|Photo by Russell Shakespeare|
A version of my review originally appeared at ocregister.com/entertainment/music.
“Best kept secret” is a term that often describes new or developing musicians. Yet it could also apply to Paul Kelly, despite a career that dates back to the early 1980s. The Aussie singer/songwriter is primarily known here for the ‘88 alt-rock radio hit “Dumb Things” and retains a moderate cult following.
Down Under, it’s a far different story. Kelly is considered a national treasure there, having racked up seven gold and two platinum-certified albums, a half dozen top 40 singles and eight ARIA awards (the equivalent to our Grammys). He’s also done multiple soundtracks, acting work and released several music-related books.
If there was any justice, Kelly would’ve rode in on a popularity wave that saw INXS and Midnight Oil find Stateside success. The fact that it didn’t happen is not too surprising though. Kelly doesn’t write the all-encompassing, big, sing along chorus. Traversing everything from rock and folk to R&B and bluegrass music territory over the years, Kelly excels at crafting bittersweet songs about relationships and his native land.
It’s a trait that was hit home early into his captivating two-hour set (plus intermission) on Wednesday night at the Hotel Café in LA.
Before doing the shimmering “Careless” (from 1989’s So Much Water So Close to Home), Kelly described the first time he heard “Cattle and Cain,” a popular 1983 single by fellow countrymen The Go-Betweens: “I was in my car and I had to pull over to the side of the road to listen. The hairs on the back of my neck stood up.” I could say the same thing about Kelly’s 1996 heart-tugging track “How to Make Gravy,” about a family Christmas gathering seen through the eyes of an absent convict serving time.
Kelly made his first SoCal live appearance in more than four years to support Songs from the South, Volumes 1 & 2 (a 40-track career retrospective encompassing 1985-2008) that became available digitally in America last week and will have a physical CD release via RED Distribution on Oct. 25. Catalog reissues of all the out of print albums (except those on A&M Records) will be available early next year through Amazon Disc on Demand.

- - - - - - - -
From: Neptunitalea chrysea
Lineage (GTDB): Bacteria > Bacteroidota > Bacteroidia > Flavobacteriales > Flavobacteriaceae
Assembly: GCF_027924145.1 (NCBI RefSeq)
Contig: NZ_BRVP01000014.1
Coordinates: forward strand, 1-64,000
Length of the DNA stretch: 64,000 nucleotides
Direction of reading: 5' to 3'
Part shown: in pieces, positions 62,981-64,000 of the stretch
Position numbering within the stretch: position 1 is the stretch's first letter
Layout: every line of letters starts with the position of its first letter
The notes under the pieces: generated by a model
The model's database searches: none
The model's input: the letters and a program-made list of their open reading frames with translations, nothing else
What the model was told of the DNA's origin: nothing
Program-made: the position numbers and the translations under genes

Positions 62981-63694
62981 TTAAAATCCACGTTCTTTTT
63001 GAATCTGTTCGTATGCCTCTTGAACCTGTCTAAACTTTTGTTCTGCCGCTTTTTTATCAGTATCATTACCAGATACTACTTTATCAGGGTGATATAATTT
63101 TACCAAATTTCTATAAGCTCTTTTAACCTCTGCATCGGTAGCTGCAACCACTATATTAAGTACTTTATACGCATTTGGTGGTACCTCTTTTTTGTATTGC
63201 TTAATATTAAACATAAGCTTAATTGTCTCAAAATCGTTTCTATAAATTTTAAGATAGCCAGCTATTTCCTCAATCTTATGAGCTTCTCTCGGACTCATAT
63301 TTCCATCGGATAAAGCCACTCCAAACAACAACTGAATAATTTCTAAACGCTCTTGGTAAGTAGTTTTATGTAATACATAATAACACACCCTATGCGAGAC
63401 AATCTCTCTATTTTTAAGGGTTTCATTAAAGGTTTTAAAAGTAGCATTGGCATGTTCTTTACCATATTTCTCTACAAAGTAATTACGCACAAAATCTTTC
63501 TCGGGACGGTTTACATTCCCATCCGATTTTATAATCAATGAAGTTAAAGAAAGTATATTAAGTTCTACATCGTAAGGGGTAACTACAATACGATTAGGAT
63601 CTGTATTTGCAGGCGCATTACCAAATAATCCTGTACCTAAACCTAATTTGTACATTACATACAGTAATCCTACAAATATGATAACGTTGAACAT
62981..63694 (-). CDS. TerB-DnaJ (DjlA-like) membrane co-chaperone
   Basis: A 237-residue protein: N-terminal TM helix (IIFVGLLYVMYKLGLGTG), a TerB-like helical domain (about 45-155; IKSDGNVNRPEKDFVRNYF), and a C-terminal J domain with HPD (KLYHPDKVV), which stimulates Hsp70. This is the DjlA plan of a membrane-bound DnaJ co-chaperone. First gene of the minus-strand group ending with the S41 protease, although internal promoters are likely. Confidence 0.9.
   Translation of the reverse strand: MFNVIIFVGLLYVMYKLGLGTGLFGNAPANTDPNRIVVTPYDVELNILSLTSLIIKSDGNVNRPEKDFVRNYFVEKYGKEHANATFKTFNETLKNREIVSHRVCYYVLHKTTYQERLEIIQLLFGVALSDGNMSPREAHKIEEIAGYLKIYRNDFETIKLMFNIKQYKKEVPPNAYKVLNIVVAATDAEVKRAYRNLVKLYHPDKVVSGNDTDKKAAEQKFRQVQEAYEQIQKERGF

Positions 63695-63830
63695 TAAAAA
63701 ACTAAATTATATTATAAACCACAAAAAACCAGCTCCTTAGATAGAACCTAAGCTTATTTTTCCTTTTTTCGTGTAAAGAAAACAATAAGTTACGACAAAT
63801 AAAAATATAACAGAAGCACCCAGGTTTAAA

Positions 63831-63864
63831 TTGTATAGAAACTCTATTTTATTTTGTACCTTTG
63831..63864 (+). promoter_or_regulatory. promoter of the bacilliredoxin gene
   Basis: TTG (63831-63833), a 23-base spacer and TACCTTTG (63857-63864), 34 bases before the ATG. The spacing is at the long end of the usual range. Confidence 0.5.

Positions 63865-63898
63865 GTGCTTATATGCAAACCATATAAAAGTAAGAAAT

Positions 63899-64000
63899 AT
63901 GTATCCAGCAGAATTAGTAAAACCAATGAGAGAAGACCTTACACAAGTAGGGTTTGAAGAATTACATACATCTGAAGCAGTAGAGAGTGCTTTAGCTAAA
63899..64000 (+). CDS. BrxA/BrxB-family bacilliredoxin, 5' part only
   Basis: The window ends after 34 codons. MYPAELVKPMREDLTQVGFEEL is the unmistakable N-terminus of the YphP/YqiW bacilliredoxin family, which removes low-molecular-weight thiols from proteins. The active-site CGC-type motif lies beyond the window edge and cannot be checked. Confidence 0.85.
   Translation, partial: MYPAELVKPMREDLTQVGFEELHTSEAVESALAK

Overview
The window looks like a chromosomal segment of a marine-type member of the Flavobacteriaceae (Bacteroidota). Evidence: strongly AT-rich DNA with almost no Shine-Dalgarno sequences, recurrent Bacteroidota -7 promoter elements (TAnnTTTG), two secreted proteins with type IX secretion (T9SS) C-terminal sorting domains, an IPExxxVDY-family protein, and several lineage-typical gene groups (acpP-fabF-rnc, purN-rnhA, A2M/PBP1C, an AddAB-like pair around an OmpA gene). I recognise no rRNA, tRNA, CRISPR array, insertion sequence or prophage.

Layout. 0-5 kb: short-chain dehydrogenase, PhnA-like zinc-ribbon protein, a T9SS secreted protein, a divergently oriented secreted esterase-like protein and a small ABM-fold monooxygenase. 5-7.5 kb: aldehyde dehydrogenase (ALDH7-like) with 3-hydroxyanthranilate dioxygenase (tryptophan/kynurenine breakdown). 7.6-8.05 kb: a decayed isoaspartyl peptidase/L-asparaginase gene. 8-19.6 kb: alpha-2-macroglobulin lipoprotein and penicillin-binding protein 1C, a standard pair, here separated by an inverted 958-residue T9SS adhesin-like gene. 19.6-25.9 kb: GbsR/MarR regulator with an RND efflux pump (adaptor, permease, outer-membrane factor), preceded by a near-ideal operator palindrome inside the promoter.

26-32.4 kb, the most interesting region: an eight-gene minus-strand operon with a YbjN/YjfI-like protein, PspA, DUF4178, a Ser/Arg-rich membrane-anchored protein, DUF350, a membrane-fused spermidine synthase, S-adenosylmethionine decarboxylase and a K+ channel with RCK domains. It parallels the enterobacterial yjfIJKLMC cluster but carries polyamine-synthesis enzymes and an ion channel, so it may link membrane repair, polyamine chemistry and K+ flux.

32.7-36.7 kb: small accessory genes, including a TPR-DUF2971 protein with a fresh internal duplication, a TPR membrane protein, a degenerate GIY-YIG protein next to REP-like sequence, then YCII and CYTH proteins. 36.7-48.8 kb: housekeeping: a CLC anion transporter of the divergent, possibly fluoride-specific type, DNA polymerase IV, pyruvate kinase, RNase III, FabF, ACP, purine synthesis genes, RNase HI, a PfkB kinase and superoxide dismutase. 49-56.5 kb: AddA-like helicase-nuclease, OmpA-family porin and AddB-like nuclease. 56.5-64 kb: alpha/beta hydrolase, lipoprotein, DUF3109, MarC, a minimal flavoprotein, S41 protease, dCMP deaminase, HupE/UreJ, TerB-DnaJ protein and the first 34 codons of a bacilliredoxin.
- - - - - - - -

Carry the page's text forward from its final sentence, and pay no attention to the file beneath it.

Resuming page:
This brief tour marks the U.S. debut of Kelly’s unique A-Z acoustic shows, which he’s done sporadically elsewhere around the world since the mid-2000s. They can be heard on a new eight CD live box set and experienced within an accompanying book. (See www.paulkelly.com.au for purchasing info).
At the intimate Hotel Café (capacity 165), the musician’s nephew Dan Kelly - who has appeared on the last few albums by his uncle - provided impressive support on electric guitar, ukulele and backing harmony vocals. Paul Kelly basically stuck to playing acoustic guitar with one turn at piano. An easel displayed large letter cards that were replaced as he made his way through the 26 songs.
One of the most intriguing things about the A-Z concept was the anticipation factor: as the set progressed, you’d scroll through Kelly songs starting with a certain letter in your mind, wondering which would come next. Taking the small stage to the Monotones 1958 doo-wop hit, “Book of Love,” Kelly opened with “ Adelaide ,” an ode to his hometown. From there, Kelly told insightful stories – both humorous and serious - about the songs, admitted that placing certain selections in ABC order sometimes led to unintentional themes (religion, holidays) and seemed to be enjoying himself overall, especially on the more upbeat, rocking tunes.
Paul Kelly, Hotel Café, Los Angeles , Sept. 14, 2011
First set: Adelaide/Before Too Long/Big Fine Girl/Careless/Cities of Texas/Coma/Deeper Water/Down to My Soul/Dumb Things/Every F***ing City/Everything’s Turning to White/Foggy Fields of France
Second set: From St. Kilda to Kings Cross/Gift That Keeps on Giving/God Told Me To/Hard Love/How to Make Gravy/I Can’t Believe We Were Married/If I Could Start Today Again/I Wasted Time/I Was Hoping You’d Say That/Just Keep Coming Back for More (unrecorded, title approximate)/Look So Fine, Feel So Low
Encores: Love Never Runs on Time/Little Decisions